sinanju: The Shadow (Default)
First: I am now officially a grandfather. The lovely and talented [ profile] snippy's eldest son and his wife had their first child yesterday (Tuesday). He's eight pounds, twenty inches long, with excellent lungs and dark curly hair. Mother and child are doing well. And he's named after a Norse god. Not their first choice of Norse god (Loki), however, as [ profile] snippy was able to talk them out of that one. But a Norse god nonetheless.

The proud grandmother drove down to be there for the birth, then drove back a few hours later. It's about two hours either way. I foresee a lot of such trips in the immediate-to-middling future....

Second: I didn't go with [ profile] snippy yesterday. I had an appointment with my doctor. She's happy with the effects of my blood pressure meds. Though I'm not down to the ideal numbers, it's low enough to satisfy her. Nonetheless, she wrote me a prescription for a new medication due to a couple of minor side effects, primarily a persistent cough at night. The cough doesn't generally bother me (I'm asleep), but it has kept my lovely and talented wife awake on several occasions. meds.

Third: I was reading my friend Rory's blog today and he mentioned a friend of his, which led me to go catch up on said friend's own blog. Where I discovered that he's been experimenting with--and blogging about--Intermittent Fasting. What is that you ask? Glad you asked.

It's been known for years now that putting rats on a restricted caloric intake (30-40% of what they'd eat given their choice) dramatically increases ther lifespans. In addition, they don't develop cancers, diabetes, heart disease or obesity. They have low blood sugar levels, low insulin levels, good insulin sensitivity, low blood pressure and are, in general, much healthier than the control group animals. In fact, this effect seems to obtain for any mammals they've tried it on (including a 17 years-and-counting project on primates). There've been no human longevity studies (for obvious reasons), but otherwise humans seem to react similarly to the controlled caloric intake regimen--better blood pressure, low blood sugar, lower insulin levels, good insulin sensitivity, etc.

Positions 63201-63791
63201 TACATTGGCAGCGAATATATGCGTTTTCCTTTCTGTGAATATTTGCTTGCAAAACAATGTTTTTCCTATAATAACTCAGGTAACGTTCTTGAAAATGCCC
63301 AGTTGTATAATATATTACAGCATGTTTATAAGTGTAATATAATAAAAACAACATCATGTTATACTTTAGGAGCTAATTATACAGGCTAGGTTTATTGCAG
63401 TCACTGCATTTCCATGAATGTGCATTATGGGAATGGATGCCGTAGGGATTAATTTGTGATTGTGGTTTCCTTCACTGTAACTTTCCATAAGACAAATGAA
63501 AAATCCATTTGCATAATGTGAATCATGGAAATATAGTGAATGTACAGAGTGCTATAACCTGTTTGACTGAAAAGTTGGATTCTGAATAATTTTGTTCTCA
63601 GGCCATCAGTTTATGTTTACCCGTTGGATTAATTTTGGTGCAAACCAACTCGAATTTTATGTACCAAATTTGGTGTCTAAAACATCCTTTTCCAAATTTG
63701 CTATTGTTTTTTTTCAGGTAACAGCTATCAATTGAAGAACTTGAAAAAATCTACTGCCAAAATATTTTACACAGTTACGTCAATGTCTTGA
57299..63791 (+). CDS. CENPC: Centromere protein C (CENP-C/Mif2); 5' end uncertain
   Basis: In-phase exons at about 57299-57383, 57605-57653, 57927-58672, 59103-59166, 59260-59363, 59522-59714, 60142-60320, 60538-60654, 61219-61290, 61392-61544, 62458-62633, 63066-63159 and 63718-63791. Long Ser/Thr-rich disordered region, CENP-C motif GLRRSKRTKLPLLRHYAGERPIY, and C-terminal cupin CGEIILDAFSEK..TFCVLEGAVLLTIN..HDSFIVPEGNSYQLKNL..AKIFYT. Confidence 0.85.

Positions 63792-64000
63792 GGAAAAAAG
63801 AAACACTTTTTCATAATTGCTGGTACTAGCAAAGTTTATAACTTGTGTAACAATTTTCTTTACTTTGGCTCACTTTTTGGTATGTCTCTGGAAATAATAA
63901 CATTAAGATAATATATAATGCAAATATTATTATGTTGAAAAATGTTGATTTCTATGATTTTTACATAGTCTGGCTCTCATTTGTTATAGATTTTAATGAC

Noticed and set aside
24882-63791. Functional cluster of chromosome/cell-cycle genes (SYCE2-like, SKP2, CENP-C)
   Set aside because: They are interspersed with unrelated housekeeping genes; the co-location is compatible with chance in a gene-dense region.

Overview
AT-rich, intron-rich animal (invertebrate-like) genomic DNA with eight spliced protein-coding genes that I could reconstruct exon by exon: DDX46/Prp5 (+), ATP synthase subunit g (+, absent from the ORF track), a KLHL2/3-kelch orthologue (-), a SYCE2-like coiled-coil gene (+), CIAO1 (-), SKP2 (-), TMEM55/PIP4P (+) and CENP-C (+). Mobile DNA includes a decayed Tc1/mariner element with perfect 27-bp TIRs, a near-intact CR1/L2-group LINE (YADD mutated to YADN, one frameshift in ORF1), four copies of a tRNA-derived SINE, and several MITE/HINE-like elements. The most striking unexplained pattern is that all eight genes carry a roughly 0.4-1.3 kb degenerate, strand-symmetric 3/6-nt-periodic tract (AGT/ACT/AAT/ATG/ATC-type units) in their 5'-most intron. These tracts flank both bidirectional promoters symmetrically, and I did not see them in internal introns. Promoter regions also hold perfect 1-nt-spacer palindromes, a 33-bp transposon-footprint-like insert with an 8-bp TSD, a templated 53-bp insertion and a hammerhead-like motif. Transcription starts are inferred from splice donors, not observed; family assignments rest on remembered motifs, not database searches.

So there's every reason to believe that a restricted caloric intake regimen would dramatically improve your lifespan as well, and even if it didn't it would greatly enhance your overall health. The problem is that it's no fun. Rats and primates forced to live on such a regimen demonstrate irritability and signs of depression. Which lives up to the old joke about clean living and healthy habits not actually causing you to live longer, it just makes it feel that way.

But! There appears to be a way to get all of the benefits of restricted caloric intake without all that angst. And that woudl be Intermittent Fasting. Which means fasting every other day. It produces all the same good results but is much simpler to effect (no nitpicking attention to calorie intake at every meal, for one thing). You eat normally one day, fast the next, and so on.

One thing to keep in mind, however, is that fasting on alternate calendar days means fasting for as much as 34 hours at a stretch, since we generally eat during the day and sleep at night. An alternative approach is to choose 6 p.m. as the demarcation between fasting and non-fasting days. That is, you eat until 6 p.m. on Day 1, then fast until after 6 p.m. the next day. Then you're free to eat until 6 p.m. the day after, when you begin your next fast. The end result is that you can eat every day, but you still fast 24 hours out of every 48.

There's lots more to discover about all this, but I find it fascinating. And I'm thinking about trying it out. If the effects various people have reported are typical, it could be a very interesting experience in addition to potentially aiding in losing weight and improving my health.


sinanju: The Shadow (Default)

August 2017

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